GPT large language models (LLMs) such as ChatGPT, by contrast, have far greater functionality than simple AI assisted search tools. LLMs trained on patent prosecution data and legal texts can generate legal reasoning regarding the inventiveness or otherwise of a claimed invention. LLMs may also be combined with a vector search for prior art, to perform the full functionality of search and examination. Implementation of such a process would not constitute a new test for inventive step. Instead, it would be automating the current legal tests currently applied by patent examiners. However, we are not yet at the point where AI can replace a patent examiner. Specifically, the verbal reasoning produced by LLMs is currently fairly generic and superficial (IPKat). Nonetheless, as the functionality of these tools continues to grow, a future place for AI in patent examination seems likely. However, in this Kat's view, it is probably safe to assume that the role of AI in patents will not be as new similarity test for inventive step. 

Further reading

Acknowledgements: Thanks as always to Mr PatKat (a.k.a Dr Laurence Aitchison) for his ML insights and expertise. 

"Using AI tools to help assess inventive step": A response to the CIPA journal article "Using AI tools to help assess inventive step": A response to the CIPA journal article Reviewed by Rose Hughes on Thursday, June 13, 2024 Rating: 5


  1. I hope to see a stimulating comments thread on this topic. Rose, you have no confidence in this AI proposal, dismissing it as:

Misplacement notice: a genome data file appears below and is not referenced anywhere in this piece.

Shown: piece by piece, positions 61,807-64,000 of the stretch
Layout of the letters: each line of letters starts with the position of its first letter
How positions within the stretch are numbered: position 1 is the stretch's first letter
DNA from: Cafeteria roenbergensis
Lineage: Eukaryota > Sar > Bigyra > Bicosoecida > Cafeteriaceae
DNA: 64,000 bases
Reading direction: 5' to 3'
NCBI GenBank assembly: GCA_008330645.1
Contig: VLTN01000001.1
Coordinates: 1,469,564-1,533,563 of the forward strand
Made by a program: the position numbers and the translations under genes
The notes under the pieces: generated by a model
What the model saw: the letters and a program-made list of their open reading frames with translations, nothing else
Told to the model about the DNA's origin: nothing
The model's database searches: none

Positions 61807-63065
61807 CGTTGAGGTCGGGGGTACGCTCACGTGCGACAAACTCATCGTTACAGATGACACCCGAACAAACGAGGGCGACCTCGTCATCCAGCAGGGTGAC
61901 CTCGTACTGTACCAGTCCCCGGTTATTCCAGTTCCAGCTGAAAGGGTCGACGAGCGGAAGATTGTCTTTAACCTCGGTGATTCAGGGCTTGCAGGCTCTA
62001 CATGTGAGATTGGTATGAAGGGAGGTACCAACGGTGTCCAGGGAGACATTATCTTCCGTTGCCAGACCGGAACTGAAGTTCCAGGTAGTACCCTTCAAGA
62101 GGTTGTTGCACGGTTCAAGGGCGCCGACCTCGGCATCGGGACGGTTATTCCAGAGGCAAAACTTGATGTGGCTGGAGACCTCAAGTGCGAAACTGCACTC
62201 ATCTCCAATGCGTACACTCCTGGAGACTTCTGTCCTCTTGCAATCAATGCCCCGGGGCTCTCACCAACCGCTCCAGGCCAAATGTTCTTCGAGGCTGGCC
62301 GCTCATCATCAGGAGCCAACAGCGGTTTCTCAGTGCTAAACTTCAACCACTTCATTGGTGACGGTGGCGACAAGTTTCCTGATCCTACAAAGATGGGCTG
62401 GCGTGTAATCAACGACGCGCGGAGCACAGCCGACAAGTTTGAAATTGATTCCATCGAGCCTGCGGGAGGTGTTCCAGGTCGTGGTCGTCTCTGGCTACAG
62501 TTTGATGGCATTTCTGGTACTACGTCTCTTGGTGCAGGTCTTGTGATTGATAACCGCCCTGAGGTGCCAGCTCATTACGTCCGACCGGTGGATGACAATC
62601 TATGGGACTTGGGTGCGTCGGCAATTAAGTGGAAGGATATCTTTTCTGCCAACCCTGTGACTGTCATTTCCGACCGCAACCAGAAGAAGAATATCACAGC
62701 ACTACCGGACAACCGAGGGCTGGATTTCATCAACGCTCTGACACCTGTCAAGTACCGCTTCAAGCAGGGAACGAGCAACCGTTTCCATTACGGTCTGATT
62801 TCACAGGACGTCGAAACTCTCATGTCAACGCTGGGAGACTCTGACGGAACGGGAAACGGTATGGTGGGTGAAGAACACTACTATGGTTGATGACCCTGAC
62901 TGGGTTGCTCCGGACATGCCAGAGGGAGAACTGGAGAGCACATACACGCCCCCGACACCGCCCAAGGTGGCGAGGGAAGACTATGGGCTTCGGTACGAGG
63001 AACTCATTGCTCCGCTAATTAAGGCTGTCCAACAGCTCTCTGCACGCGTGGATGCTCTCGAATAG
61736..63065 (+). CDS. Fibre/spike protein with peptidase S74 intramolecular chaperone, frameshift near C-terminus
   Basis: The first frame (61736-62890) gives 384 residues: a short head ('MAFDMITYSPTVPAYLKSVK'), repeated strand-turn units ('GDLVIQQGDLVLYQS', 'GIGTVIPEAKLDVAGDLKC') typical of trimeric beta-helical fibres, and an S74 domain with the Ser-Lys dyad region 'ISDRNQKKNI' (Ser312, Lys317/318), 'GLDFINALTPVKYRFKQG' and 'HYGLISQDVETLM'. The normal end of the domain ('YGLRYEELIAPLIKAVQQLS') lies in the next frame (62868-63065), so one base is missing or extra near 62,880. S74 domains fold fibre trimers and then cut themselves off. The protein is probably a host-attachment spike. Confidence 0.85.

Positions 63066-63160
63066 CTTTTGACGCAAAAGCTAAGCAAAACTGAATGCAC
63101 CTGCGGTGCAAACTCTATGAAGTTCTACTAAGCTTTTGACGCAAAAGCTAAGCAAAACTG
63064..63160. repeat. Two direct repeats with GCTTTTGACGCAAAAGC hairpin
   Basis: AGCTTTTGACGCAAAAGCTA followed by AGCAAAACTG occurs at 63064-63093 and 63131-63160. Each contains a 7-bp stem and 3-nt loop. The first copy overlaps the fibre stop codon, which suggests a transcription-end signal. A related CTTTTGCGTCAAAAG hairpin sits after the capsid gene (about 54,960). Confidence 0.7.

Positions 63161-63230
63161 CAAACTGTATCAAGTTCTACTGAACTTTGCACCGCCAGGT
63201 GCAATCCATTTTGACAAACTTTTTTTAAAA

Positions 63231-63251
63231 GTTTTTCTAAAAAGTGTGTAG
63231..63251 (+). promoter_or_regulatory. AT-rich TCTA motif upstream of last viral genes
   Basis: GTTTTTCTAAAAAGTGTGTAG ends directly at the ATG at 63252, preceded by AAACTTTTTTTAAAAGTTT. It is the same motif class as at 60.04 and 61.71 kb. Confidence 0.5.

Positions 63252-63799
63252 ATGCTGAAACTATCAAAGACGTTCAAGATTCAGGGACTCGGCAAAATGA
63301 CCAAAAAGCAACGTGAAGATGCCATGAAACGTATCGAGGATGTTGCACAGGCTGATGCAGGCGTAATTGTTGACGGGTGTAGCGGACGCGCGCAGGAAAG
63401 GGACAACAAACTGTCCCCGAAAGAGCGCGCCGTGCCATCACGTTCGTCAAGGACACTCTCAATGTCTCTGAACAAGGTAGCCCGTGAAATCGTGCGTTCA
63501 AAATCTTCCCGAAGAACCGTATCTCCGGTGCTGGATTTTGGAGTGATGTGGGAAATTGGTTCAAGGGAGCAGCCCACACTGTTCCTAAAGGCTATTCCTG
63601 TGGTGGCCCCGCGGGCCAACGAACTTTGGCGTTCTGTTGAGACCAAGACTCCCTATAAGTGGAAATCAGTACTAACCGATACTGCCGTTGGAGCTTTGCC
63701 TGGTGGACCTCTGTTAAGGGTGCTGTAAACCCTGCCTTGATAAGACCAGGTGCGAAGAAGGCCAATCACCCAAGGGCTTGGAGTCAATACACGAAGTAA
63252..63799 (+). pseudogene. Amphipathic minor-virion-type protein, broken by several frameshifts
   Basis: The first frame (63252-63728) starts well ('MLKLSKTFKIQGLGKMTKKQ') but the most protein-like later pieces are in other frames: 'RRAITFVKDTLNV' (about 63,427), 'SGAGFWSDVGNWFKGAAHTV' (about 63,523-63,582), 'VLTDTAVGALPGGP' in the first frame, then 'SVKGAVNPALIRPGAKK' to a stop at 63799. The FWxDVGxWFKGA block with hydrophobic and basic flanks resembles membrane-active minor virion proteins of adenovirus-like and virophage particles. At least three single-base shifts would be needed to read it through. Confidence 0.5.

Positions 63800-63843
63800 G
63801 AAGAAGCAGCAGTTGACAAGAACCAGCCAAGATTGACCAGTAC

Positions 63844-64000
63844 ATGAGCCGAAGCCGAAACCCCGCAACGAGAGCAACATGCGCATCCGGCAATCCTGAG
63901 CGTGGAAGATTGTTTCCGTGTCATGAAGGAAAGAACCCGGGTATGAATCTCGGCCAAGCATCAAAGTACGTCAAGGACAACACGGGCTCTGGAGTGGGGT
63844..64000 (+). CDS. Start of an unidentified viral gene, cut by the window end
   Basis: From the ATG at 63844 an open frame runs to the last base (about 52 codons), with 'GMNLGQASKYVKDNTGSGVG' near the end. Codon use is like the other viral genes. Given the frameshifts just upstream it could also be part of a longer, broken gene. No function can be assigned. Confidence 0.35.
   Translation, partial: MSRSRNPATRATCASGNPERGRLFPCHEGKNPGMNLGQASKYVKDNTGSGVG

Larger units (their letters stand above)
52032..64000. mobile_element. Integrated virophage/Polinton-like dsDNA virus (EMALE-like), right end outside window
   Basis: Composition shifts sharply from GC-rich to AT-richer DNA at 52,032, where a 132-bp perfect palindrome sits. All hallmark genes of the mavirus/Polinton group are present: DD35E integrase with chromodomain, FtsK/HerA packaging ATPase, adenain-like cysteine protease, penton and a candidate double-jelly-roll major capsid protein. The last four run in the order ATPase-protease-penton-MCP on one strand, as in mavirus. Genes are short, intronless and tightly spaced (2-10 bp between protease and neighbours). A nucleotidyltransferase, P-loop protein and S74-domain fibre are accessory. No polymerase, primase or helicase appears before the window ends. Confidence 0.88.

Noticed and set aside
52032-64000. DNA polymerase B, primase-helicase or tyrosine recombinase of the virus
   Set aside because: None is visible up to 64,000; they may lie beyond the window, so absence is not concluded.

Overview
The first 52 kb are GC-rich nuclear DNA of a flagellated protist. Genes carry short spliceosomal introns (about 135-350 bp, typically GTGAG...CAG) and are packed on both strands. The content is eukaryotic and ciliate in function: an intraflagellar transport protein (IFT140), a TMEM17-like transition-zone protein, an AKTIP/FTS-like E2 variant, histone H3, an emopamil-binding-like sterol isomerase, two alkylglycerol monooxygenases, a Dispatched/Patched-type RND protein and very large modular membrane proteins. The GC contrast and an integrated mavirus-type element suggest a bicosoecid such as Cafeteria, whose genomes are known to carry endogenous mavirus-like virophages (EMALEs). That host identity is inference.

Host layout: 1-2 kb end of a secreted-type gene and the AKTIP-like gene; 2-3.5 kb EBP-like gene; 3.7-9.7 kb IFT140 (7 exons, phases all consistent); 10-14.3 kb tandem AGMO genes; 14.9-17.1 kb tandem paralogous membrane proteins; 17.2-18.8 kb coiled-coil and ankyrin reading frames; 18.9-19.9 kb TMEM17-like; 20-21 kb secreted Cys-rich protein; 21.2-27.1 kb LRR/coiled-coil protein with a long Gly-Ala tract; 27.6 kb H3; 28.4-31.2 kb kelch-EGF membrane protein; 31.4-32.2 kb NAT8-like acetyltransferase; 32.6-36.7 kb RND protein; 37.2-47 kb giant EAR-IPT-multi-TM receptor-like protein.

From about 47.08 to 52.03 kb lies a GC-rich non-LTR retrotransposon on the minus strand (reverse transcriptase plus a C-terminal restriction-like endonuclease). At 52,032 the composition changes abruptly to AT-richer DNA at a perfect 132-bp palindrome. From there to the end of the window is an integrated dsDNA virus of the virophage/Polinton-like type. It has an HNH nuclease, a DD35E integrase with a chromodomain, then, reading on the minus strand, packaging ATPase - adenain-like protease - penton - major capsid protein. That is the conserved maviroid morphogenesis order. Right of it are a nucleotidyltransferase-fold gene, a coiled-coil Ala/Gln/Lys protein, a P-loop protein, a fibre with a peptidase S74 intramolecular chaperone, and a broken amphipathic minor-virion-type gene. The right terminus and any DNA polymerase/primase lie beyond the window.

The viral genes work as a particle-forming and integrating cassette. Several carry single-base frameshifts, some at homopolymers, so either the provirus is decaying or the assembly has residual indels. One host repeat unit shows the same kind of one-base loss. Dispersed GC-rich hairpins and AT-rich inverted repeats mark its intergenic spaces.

"..an absurd reduction of the complex legal notion of inventiveness.."

    I agree with you. But mind you, some would assert that so too is the EPO's problem-solution approach.

    Not me, however. EPO-PSA takes a real world look at the obviousness issue, gives full faith and credit to the inventor and nurtures the good patent drafting standards which we need if the patent system is to deliver its full potential, to promote the progress of technological innovation.

    As we see with the unfolding of the UPC, zealous lawyers are quick to make things more complicated than necessary, as soon as you let them. EPO-PSA (not an invention of a court or litigation lawyer) does the opposite. As Einstein advocated, it keeps things as simple as possible, but scrupulously refrains from any injudicious and unfair over-simplification. AI is great for searching, but is a no-brainer when it comes to adjudicating the obviousness issue.

  2. I agree that a similarity test is not a suitable replacement for the current legal tests, in particular for inventive step. But I wonder how long it will be before we have LLMs which are finetuned or otherwise trained to make assessments under those tests to a professional standard.